The notion that Downtown Bridgeport is unsafe is a fallacy. The Bijou Theatre enjoyed a number of performances that were jam packed. Were people afraid to attend then? When the Webster Bank arena has a sold-out event–and there have been many–are they afraid? Downtown Cabaret Theater just two blocks from the Bijou has had numerous sold-out performances. Were people scared? OIB hosted a well-attended event last July at the Bijou. Not one person who sent regrets said they were afraid. Downtown certainly has issues such as parking that must be addressed but there’s way more activity today than years ago, more residents Downtown with other housing units on the horizon. Part of the problem with Downtown is a lack of cohesive marketing.
Running an entertainment-based non-profit is extraordinarily difficult to cover rental and overheads costs. Some get by because they have mighty corporate support or pay little or no rental such is the case with the Downtown Cabaret, now in its 40th year, because the city owned the building they operated in until Downtown developer Phil Kuchma who also owns the Bijou bought the building in a transaction with the city more than a year ago. Downtown Cabaret had about seven years remaining on a lease when Kuchma purchased the building.
Restaurants, good and bad, have come and gone Downtown, but some have made their mark such as Ralph & Rich’s and Joseph’s Steakhouse. Some nights you can’t get in those places, especially when there’s an arena event. Downtown needs more foot traffic, but in the past 10 years multiple housing developments have come on line on State Street, Lafayette Boulevard, Fairfield Avenue and Main Street.
Remember when the ballpark opened in 1998? On many nights for three years it was the toughest ticket in the region. It was packed with suburbanites and city dwellers. Part of the reason for the success was the marketing efforts the city put into promoting its assets. When that stopped in the early 2000s and the economy took a turn, attendance fell back.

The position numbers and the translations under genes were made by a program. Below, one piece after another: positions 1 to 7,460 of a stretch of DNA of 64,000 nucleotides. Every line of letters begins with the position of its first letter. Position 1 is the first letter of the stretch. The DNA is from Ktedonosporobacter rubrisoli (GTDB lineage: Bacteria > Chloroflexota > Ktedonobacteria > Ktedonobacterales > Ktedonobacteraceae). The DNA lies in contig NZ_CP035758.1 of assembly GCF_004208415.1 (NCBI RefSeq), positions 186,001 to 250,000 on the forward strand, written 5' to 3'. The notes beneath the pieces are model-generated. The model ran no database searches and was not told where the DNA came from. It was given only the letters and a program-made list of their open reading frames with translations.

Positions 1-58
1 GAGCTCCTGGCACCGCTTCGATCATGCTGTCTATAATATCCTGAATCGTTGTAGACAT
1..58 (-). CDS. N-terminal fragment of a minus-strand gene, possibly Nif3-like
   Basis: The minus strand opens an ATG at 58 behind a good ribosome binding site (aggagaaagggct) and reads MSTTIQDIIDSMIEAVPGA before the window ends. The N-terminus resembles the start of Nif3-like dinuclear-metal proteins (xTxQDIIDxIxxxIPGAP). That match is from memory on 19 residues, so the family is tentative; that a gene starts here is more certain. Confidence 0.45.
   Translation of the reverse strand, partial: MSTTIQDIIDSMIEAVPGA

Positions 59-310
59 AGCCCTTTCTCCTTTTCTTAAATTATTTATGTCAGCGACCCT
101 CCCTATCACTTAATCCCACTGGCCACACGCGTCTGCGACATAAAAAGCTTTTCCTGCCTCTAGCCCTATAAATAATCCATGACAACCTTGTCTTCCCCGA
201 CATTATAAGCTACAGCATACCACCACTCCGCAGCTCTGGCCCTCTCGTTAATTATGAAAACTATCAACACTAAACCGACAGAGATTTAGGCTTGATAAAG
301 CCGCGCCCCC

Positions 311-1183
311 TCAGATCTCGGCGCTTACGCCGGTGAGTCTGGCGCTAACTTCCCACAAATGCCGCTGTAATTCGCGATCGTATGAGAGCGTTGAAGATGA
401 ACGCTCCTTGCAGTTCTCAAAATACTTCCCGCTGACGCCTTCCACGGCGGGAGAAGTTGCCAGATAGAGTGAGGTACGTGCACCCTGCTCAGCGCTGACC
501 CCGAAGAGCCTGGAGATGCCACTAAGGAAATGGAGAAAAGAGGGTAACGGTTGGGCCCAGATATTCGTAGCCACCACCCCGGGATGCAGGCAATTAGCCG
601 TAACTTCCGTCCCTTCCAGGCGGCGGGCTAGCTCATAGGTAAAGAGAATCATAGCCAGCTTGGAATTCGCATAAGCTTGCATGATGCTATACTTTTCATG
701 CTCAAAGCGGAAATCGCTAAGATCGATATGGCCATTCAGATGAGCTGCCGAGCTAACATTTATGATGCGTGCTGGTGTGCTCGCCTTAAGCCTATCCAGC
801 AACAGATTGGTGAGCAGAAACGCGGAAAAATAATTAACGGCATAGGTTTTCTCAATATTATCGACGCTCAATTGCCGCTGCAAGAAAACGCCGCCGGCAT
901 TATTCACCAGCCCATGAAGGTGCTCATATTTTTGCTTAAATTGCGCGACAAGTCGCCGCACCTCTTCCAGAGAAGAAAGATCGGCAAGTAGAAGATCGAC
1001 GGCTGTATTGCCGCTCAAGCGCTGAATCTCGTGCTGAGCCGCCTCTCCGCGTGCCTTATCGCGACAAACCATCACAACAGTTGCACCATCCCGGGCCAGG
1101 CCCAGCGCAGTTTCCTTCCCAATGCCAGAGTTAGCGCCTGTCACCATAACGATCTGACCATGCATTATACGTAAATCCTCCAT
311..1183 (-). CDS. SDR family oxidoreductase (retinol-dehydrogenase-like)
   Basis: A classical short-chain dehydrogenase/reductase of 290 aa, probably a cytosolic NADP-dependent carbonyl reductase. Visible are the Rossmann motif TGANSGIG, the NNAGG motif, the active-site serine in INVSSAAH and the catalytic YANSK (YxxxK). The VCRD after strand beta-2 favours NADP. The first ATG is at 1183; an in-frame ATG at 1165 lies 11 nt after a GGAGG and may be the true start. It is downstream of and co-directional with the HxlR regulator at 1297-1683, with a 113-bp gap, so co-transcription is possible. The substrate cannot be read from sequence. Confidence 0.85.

Community venues such as the Westport Playhouse and Ridgefield Playhouse that book local productions and even high-profile artists rely heavily on corporate support. A jewel such as the Bijou needs a number of components coming together for long-term stability. For five years, the Bijou was a labor of love for Christine Brown who put in her personal resources to keep the lights on with many fine events. Rental and utility costs became too much. Phil Kuchma is a businessman. Hopefully he can find an operator to bring the facility back to life. But that operator will need the marketing arm of Downtown to step up.
The Downtown Special Services District is tasked with overseeing security, cleanliness and marketing of Downtown. Downtown property owners pay an extra tax for those services.
OIB rarely hears from DSSD leadership on anything Downtown: no news releases, statements, media alerts about events. No press releases about Downtown Thursday concerts. The same for Steve Krauchick’s Doing it Local. He never hears from them. Both news sites have thousands of regular readers available to Downtown marketing efforts free of charge. DSSD has a website InfoBridgeport.
Studies show the most active audiences in their respective communities are readers of government and politically based news sites. They engage on issues, they want their communities to succeed even if they do not agree how to get there.
The Bridgeport Regional Business Council is also involved with the marketing of its dues-paying constituency. You’d think Kuchma would be a member of the BRBC, right? He is not. Part of his pushback on the business organization is his frustration with its priorities. He’d like to see it more small-business based and fully engaged on marketing Downtown.
Paging DSSD and the BRBC.